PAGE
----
Samsung Ativ Tab review
This 10in Windows RT tablet aims to outshine Microsoft's in-house effort with a Qualcomm chipset and nine hours of battery life. But is it worth the high-price point?
The Samsung Ativ Tab follows the Microsoft Surface RT, bringing tablet-centric Windows RT to the masses.
Unlike the Surface though, Samsung makes its slender slate using a hyperglazed coating. Samsung also powers it along with a Qualcomm processor instead of an Nvidia Tegra 3 chip and loads a considerably better camera combo around the front and back. But with the standalone slate costing around 549 from suppliers such as Expansys - is it worth it?
Although not the sharpest out there, the display on the Ativ tab is bright, punchy and is responsive to the touch with fantastic viewing angles. Its 1366 x 768 pixels resolution pales in comparison to the iPad with Retina display (2048 x 1536)or the Google Nexus 10 (2560 x 1600), but is the same as that of the Surface RT and looks on par.
The 10.in screen display provides plenty of real-estate, but the automatic sensor can be annoying
We managed 9 hours of continuous use with the 8200mAh battery and it should get you through the day barring intensive usage. We did notice that the the auto-brightness sensor is aggressive, and borders on annoying as it can work overtime to conserve power.
At just 8.9mm thick, the Samsung Ativ Tab is skinny. The chassis isn't much thicker than a full sized USB port, so it's a wonder Samsung managed to cram one into the top side of the Ativ Tab - and that isn't all. The top also houses the microSD card slot and micro HDMI port.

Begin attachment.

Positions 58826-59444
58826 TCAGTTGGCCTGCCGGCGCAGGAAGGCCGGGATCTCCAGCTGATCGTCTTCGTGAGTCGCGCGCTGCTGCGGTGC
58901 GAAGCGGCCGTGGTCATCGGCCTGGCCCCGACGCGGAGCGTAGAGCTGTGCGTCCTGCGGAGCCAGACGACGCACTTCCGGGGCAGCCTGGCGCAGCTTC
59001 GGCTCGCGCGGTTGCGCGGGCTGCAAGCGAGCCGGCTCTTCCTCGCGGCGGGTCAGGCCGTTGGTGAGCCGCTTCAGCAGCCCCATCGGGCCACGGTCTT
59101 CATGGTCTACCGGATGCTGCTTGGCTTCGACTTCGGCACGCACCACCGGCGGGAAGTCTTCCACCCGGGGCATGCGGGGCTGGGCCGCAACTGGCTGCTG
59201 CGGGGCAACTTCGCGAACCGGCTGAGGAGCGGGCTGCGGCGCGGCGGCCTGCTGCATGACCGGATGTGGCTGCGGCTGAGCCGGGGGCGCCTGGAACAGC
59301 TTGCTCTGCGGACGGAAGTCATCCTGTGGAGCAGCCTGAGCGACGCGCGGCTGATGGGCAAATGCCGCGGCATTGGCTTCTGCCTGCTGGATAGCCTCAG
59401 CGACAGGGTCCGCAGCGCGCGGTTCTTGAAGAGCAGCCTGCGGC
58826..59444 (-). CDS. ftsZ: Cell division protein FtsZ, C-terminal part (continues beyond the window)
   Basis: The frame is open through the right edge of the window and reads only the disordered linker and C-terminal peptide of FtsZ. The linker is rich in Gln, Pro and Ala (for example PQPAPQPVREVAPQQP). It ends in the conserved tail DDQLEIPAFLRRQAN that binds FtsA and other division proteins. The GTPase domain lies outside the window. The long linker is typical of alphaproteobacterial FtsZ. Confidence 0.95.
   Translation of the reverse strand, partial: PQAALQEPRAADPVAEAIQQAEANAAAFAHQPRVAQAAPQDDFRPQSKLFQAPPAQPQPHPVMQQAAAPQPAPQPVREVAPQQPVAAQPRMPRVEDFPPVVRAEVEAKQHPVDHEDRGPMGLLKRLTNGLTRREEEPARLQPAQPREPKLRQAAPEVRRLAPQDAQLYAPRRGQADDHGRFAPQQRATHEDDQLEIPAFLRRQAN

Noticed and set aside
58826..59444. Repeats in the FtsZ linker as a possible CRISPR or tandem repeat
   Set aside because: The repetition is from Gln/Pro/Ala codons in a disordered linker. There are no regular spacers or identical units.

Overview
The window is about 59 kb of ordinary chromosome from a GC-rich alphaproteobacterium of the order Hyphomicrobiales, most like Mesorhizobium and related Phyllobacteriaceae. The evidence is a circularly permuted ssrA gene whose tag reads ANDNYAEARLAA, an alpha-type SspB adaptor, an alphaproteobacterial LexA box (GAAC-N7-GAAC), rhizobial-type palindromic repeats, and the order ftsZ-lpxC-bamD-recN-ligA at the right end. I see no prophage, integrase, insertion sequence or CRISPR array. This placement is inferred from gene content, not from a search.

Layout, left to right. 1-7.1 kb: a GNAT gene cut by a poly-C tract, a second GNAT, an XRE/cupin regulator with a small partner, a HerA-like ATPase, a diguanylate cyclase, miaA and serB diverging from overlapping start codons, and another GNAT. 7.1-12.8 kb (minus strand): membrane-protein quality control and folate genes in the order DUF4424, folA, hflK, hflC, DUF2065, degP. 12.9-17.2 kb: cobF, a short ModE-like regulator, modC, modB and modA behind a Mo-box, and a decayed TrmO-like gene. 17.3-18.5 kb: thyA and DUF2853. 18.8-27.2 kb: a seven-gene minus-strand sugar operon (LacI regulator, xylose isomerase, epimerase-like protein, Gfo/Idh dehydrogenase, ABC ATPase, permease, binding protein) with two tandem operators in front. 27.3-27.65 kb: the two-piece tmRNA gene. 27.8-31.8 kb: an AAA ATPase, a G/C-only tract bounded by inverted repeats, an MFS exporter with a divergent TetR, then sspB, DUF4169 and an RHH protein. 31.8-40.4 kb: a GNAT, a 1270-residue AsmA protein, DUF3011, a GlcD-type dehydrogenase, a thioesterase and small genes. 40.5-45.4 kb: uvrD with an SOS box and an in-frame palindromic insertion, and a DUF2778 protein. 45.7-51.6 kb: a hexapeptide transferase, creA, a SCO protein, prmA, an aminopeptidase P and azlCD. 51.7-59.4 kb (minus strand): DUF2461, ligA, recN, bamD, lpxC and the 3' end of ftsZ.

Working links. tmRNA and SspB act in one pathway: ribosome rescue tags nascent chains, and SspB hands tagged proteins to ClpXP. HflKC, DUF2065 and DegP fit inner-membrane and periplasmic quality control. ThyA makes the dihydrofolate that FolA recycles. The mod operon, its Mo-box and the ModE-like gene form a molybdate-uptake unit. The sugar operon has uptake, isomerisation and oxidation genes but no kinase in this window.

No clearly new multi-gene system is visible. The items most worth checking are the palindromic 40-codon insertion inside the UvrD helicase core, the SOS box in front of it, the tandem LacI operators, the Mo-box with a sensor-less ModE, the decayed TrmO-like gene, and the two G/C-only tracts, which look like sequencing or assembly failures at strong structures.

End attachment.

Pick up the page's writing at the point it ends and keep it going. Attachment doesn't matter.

The next thing you notice about the Ativ Tab is the Hyperglaze finish. This is the name Samsung has given to the treatment it give to plastic on their Galaxy S3 and Note 2, making it resemble something almost metallic. This means the tab can look rich without being heavy and expensive to manufacture.
Thin and light is the order of the day with a thickness of 8.9mm and 570g weight
Sadly though, we're not as sold on it across a 10.1in tablet given the sheer surface area this fake metal effect gets. It misleads you to visually assume the tablet is metallic when in reality it is shiny, slippery plastic.
Skinny and light is novel for anything running Windows at present with even Windows Phone 8 smartphones such as the Lumia 920 being considerably chunkier than the competition. It even looks good and is easy to carry around, throw in a bag or briefcase. As soon as you touch it though, it starts to feel cheaper than the 549 price-point would suggest.
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